By Daphne Eviatar, Senior Associate, Law and Security
Senator Dianne Feinstein makes a powerful argument in today’s Wall Street Journal that the best place to prosecute terrorists is in regular federal courts.
Rebutting the claims of the president’s “fear-mongering critics” that military commissions will somehow be tougher on terror, Feinstein, who’s earned her anti-terrorism stripes as Chairman the Senate Intelligence Committee, cites just a few of the high-profile terrorists recently convicted of terror-related crimes in Article III federal courts. Those include David Headly, who earlier this month pled guilty to participating in a dozen terrorist plots, including the 2008 attacks in Mumbai that killed 164 people. He then proceeded to provide the federal government with valuable intelligence about other terror plots in the works.
Those who haven’t pled guilty have ended up convicted and behind bars for life. The “Blind Sheik” Omar Abdel Rahman, the “20th Hijacker” Zacarias Moussaoui, and “Shoe Bomber” Richard Reid, for example, are all serving life sentences in maximum security federal prisons, Feinstein writes.
The military commissions, by contrast, have convicted just three terrorists, one of whom did not even put on a defense; the other two have already been freed.
Feinstein still supports having the military commission option, but she insists the president shouldn’t be placed in a legal straitjacket by Congress; he should decide the appropriate venue based on “which system is most likely to produce actionable intelligence, protect our national security, bring terrorists to justice quickly, and keep them behind bars for good.” So far, civilian federal courts have produced the only trials that have done just that.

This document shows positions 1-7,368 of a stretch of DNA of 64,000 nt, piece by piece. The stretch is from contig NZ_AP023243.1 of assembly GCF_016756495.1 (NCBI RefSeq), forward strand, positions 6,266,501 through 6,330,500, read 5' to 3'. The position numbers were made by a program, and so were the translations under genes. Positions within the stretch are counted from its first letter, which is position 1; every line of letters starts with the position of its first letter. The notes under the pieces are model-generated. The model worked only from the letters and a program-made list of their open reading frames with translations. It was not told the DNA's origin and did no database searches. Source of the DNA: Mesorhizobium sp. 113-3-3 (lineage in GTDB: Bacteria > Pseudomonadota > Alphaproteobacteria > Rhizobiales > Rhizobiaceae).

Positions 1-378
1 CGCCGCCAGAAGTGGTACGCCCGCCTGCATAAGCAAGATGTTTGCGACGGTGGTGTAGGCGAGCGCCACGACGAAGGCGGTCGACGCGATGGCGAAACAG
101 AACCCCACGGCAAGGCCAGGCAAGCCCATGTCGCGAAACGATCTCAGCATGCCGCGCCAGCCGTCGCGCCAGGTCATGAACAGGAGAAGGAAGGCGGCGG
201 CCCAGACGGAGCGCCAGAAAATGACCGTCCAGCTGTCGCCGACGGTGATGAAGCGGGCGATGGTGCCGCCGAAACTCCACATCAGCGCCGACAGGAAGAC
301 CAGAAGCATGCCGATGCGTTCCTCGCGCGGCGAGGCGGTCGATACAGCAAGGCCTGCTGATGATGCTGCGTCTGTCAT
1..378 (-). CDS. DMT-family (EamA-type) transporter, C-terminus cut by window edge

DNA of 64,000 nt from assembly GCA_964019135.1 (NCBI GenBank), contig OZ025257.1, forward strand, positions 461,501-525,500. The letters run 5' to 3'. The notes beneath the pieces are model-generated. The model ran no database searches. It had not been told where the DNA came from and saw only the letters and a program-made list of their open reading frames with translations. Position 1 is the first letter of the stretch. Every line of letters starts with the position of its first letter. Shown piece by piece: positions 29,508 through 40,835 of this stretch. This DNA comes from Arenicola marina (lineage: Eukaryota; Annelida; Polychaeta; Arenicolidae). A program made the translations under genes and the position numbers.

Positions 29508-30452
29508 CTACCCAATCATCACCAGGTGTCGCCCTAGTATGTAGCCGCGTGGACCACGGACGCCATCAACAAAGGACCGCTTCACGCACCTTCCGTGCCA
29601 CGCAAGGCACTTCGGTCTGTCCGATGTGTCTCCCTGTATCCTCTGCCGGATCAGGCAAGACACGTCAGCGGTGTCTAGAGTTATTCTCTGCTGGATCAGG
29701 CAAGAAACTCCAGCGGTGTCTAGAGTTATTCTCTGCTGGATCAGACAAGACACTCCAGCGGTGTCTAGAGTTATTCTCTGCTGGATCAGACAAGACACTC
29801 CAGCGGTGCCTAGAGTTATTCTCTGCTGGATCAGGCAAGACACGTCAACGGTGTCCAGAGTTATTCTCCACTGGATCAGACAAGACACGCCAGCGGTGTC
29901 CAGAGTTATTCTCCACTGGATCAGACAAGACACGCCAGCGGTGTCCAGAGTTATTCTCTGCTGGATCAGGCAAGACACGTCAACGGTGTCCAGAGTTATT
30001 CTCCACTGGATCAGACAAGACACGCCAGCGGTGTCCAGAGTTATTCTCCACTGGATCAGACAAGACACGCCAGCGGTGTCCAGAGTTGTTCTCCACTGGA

Even the Bush administration touted the federal courts’ record of prosecuting terrorists, Feinstein notes, celebrating its prosecutors for having “convicted or obtained guilty pleas in 319 terrorism-related and anti-terrorism cases” after September 11, 2001.
In fact, as I’ve noted before, a 2006 Justice Department White Paper highlights “the impressive success of the Department of Justice in the war on terrorism,” and documents “how the criminal justice system operates effectively as an element of national power.”
Recent proposed legislation threatens to largely remove the FBI, the federal courts, and the entire U.S. criminal justice system from the arsenal of weapons available to fight terrorism by requiring that certain terror suspects be held only in military custody and tried only by the largely untested military commissions. Those commissions, as Feinstein points out, provide none of the advantages that their proponents claim: for example, classified evidence is treated exactly the same way in military commissions as in federal courts, and coerced confessions can’t be used in either venue. In fact, the only thing the military commissions offer that federal courts do not is inexperience trying terrorists.
“The record speaks for itself,” says Feinstein.
That record is apparently convincing more people every day. This morning, a national organization of more than 200 relatives of the 9/11 attacks released a video appealing to President Obama to try all Guantanamo detainees — including the alleged mastermind of the attacks, Khalid Sheik Mohammed, and his co-conspirators — in civilian courts rather than military commissions.